Yanji has a broad selection of cafes, too numerous to list here, but the standout for this bean-hound* is Gabeeyang Cafe, an outpost of a very small South Korean chain. 

Uni students: their expressions don't reflect the quality of the choco-caramel whatevers they were drinking.

Uni students: their expressions don't reflect the quality of the choco-caramel whatevers they were drinking.

They have outstanding, bright, fruity espresso shots, a selection of single-origin cafes and all the K-pop you can handle. They roast on-premises. Gabeeyang is located just east of the Yanbian University, below Gina's Place, a popular western hangout with a menu that reminds you of food you liked back home.

Other noteworthy mentions in that neighborhood are the massive Wan Cafe, right across from the university main gate, and a Hands Coffee, a block west of that.

Some 45 kilometers away, one finds Tumen City, which now boasts a handful of coffeeshops, having only gotten streetlights a few years ago. It has a small town feel that most of us don't experience regularly in China and has turned itself into a DPRK-watching tourist destination, from which you can peer across at the denizens of Namyang going about their lives.

This chap recommends a wide stance for North Korea watching - Namyang sits quietly across the river.

This chap recommends a wide stance for North Korea watching - Namyang sits quietly across the river.

There are two more Hands coffeeshops in town, further outposts of a growing South Korean chain that usually features a distinctive yellow and purple LA-lakers decor (which sounds ugly, but isn't so bad).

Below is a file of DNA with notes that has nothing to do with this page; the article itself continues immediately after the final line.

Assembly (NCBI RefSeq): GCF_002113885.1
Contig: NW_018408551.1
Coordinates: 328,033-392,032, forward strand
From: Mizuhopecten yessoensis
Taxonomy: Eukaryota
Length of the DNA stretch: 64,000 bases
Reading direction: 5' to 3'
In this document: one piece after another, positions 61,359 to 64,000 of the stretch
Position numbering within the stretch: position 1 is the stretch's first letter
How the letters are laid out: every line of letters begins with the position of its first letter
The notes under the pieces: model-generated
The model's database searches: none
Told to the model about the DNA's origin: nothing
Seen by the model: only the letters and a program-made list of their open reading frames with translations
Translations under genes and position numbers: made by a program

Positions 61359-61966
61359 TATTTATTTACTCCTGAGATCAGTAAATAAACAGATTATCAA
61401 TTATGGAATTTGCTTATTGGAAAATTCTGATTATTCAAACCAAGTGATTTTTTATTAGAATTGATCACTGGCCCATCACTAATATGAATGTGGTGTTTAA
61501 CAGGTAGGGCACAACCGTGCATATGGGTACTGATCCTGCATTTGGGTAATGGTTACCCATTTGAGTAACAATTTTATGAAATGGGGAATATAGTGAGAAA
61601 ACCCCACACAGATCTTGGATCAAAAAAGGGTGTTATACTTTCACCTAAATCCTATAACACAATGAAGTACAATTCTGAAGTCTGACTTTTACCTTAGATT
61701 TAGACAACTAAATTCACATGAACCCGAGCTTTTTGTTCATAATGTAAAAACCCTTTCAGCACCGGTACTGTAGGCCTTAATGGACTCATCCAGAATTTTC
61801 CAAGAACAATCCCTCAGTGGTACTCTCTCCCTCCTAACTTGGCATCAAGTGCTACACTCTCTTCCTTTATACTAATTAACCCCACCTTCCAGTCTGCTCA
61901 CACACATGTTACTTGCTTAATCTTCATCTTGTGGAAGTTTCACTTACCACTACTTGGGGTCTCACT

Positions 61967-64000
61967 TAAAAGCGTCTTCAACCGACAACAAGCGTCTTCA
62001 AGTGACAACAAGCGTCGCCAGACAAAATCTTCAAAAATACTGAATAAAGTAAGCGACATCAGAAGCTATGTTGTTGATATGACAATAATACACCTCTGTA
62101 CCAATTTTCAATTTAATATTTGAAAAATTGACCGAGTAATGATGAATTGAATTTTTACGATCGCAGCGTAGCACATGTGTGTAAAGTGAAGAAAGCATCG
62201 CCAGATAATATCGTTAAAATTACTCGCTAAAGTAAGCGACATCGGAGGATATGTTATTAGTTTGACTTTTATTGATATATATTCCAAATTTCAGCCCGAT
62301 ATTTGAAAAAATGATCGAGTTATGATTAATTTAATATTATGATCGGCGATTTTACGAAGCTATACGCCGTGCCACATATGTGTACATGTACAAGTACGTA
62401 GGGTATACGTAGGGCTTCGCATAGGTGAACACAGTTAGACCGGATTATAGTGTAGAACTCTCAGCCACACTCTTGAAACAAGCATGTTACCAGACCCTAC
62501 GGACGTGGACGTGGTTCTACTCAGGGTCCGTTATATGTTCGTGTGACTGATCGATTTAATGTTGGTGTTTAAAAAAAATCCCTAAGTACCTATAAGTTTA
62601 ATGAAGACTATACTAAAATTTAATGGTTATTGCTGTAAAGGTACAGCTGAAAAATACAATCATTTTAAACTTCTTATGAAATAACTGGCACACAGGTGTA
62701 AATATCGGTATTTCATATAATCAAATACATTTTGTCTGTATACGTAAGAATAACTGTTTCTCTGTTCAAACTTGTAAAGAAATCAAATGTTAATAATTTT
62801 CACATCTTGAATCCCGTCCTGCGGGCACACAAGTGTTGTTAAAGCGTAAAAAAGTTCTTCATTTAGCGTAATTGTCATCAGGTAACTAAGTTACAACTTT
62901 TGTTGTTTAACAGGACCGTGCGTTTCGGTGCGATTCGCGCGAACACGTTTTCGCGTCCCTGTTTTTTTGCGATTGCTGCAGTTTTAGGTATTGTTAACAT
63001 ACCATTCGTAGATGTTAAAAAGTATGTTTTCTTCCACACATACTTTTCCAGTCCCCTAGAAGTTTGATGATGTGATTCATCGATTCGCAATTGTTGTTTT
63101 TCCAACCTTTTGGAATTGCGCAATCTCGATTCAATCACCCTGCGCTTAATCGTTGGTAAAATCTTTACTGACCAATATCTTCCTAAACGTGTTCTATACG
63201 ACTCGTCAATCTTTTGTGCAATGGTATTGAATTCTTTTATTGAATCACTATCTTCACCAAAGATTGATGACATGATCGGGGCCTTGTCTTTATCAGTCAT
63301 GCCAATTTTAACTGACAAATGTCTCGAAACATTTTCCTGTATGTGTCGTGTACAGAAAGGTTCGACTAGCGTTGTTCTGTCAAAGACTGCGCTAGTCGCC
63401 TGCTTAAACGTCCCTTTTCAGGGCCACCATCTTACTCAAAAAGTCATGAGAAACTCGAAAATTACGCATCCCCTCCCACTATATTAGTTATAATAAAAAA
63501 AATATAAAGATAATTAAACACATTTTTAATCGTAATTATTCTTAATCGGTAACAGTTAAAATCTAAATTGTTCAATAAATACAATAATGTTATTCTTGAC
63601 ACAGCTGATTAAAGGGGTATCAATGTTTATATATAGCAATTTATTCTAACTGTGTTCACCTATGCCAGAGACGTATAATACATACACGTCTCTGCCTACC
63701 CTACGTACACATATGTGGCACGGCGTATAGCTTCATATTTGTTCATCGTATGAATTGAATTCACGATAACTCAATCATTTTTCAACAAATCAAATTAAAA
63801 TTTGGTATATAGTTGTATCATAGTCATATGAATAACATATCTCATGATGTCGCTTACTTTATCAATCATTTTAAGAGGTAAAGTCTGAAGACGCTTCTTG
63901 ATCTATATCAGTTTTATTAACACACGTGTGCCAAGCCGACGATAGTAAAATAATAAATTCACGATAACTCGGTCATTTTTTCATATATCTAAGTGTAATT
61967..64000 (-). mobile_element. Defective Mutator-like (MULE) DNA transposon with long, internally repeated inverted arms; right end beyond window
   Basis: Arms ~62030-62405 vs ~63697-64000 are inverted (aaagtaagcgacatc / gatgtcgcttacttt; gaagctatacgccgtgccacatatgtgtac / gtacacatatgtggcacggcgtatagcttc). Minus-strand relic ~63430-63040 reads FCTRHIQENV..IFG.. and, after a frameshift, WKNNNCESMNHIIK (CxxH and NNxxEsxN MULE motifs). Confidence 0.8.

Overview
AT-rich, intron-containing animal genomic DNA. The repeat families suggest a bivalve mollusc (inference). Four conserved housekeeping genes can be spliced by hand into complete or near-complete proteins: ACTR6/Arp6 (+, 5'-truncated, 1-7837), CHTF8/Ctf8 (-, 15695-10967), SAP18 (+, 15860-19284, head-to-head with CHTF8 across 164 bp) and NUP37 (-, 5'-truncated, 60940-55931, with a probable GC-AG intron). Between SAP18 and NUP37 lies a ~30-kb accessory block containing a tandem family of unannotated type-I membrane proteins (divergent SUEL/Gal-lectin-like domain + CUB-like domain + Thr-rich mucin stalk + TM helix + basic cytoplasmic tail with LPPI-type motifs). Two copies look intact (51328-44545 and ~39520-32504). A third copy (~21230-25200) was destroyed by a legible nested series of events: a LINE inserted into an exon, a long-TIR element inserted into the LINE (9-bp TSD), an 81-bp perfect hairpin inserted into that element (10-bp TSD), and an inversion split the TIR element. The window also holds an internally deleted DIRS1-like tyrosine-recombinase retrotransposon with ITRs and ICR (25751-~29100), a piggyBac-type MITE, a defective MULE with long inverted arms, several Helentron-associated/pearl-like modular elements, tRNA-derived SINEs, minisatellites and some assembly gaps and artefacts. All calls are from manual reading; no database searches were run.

Big Hands

Big Hands

There are two more Hands coffeeshops in town, further outposts of a South Korean chain that seems to be anchoring in Yanbian for its China-franchising strategy.  The bigger of the two has pride of place on a recently developed public square right by the Tumen river. 

It actively courts the South Korean tourist won and provides views of Korean mountains and the banks of the Tumen River. The space is well designed for its purpose, with high ceilings and an entirely glass facade.

There are also three Hands cafes in Yanji and at least one in Longjing, another border town. They all serve the same quality, dark roasted blend that provides a solid, traditional Italian style espresso. Crucially, they also do refills. 

The vocational school that houses Green Apple

The vocational school that houses Green Apple

.Also in Tumen is the Green Apple Cafe, run by the avuncular Bob Granger. It is attached to the Tumen River Vocational School, which was set up by a Christian group to provide education to under-privileged Korean-Chinese students.

South Korean Tourists Welcome!

South Korean Tourists Welcome!

If you want run into one of the six western expats in Tumen (seriously), this is the spot. The coffee here tasted somewhat less curated than in other Yanji cafes, but the fresh-baked breads and pastries would best most in the region.